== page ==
A record number of manatees has perished in Florida this year in what experts are calling an unprecedented die-off. Marine scientists say most of the 890 deaths, as tabulated through July 30, are linked to a massive decline in seagrass on the state’s East Coast that has robbed the gentle mammals of their primary food source.
But in this case, rescuers soon realized they had just saved an icon. A decade after his last confirmed sighting anywhere, Chessie the manatee — famous for his northerly treks to the Chesapeake Bay — was still alive.
The distinctive scars on his back betrayed his identity as the manatee that stunned the scientific world in 1994 with his first foray into the Chesapeake, for which he was named. At the time, he was the first documented manatee to be spotted in Maryland.
His renown was heightened by two more confirmed sightings in the Bay in 2001 and 2011.
Was this to be the end of Chessie’s far-wandering ways? Not quite. In fact, not long after his release into the wild last May, the manatee, who is believed to be at least 35 years old, showed he has quite a bit of life left in him.
“He very quickly made tracks north,” said Monica Ross, a senior research scientist at the Clearwater Marine Aquarium, which had attached a satellite tag to the manatee to track his whereabouts. The public could also follow his movements on a website operated by the aquarium.
Chessie, now tipping the scales at 1,500 pounds, was released May 12 just north of West Palm Beach, FL. By May 23, he had trekked to the mouth of the St. Johns River near Jacksonville, about 300 miles up the coast. Over the next month, the satellite tracker showed him swimming several miles up the river as well as farther north along the coast to within a few hundred yards of the Florida-Georgia state line.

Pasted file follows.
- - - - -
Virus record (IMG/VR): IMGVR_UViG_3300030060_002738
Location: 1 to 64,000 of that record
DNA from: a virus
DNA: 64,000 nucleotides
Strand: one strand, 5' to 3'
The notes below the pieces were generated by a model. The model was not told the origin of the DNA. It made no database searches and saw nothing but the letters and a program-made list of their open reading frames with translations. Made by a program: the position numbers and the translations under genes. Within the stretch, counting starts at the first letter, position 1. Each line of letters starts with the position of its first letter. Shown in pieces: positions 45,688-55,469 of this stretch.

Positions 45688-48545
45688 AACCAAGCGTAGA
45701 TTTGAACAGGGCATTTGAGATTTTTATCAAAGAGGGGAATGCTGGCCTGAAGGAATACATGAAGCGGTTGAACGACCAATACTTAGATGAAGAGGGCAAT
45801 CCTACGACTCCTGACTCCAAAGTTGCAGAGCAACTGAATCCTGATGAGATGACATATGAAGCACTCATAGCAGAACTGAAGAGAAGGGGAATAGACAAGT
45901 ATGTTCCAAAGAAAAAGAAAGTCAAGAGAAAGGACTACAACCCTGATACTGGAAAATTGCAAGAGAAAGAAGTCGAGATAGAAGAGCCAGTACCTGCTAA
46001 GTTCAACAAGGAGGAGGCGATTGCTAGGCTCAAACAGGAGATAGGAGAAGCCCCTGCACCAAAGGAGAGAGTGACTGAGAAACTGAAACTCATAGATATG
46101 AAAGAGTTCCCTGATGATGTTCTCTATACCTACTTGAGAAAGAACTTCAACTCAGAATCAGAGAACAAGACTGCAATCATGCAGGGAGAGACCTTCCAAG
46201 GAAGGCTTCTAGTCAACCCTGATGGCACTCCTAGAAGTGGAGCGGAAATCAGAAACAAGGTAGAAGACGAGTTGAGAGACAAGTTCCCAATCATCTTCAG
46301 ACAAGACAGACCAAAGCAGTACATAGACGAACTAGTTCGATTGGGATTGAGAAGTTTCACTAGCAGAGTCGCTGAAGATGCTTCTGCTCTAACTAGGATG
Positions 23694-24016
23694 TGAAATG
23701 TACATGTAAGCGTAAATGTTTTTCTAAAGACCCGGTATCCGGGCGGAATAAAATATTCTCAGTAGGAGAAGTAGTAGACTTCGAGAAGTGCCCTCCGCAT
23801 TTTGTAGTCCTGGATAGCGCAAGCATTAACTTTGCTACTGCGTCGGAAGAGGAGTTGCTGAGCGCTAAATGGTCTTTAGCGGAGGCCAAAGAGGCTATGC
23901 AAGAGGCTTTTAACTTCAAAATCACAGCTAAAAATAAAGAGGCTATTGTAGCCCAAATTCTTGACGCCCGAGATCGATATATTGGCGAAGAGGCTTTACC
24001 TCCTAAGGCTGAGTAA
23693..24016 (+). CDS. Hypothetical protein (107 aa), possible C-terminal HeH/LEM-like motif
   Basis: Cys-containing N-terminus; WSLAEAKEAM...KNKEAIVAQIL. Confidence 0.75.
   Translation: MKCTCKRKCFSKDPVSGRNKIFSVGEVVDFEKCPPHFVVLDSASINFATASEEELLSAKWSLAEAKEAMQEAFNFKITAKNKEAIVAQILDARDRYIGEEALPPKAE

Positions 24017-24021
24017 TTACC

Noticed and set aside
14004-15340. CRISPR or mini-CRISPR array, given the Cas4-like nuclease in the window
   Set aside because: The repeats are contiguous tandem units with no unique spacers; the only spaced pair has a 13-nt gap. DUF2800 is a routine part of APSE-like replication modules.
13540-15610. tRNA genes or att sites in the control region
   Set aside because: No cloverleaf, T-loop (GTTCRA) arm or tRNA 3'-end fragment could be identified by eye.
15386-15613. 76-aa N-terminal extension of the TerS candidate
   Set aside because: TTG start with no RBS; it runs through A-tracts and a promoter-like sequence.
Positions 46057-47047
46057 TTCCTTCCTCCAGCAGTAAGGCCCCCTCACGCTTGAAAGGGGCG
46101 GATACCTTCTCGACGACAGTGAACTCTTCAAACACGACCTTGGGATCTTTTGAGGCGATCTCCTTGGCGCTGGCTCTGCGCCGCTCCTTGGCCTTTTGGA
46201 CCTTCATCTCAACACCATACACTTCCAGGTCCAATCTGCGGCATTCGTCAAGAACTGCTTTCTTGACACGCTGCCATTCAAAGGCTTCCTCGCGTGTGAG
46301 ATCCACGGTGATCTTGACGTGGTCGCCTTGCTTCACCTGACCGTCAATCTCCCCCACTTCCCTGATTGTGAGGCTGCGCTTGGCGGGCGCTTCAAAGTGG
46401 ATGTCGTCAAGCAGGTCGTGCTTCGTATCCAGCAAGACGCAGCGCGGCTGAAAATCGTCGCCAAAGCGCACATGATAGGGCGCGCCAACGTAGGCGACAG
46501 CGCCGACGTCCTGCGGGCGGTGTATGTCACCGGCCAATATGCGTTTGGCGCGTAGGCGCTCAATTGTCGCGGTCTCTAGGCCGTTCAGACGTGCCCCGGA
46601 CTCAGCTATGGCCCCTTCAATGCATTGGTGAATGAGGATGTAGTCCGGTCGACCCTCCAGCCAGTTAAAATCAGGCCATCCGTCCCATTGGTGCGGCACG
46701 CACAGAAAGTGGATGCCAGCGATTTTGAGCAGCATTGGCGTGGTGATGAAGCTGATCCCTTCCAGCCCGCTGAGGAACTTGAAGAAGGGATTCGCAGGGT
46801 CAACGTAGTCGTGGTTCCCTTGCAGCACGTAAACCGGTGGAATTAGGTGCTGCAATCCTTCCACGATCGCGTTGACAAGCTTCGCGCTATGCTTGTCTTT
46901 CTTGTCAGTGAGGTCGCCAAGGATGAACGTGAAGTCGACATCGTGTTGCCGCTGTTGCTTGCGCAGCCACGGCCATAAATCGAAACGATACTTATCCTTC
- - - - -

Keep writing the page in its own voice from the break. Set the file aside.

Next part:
But after the tag sent up a signal near Blount Island in the St. Johns on June 27, there were no more pings. The tag was connected to a float ring that towed behind the large, gray animal. Because the signal was lost in the early evening near a shoreline, Ross said she is “100% convinced” the tag was bitten by an alligator.
“It’s something in the water column and they’re looking for food, so they will bite our tags,” she said.
Where and when Chessie will pop up again is anyone’s guess now. Ross urged anyone who spots a belt-wearing manatee to report the sighting to their state’s wildlife agency.
Alligator? I'm guessing a boat prop is more likely.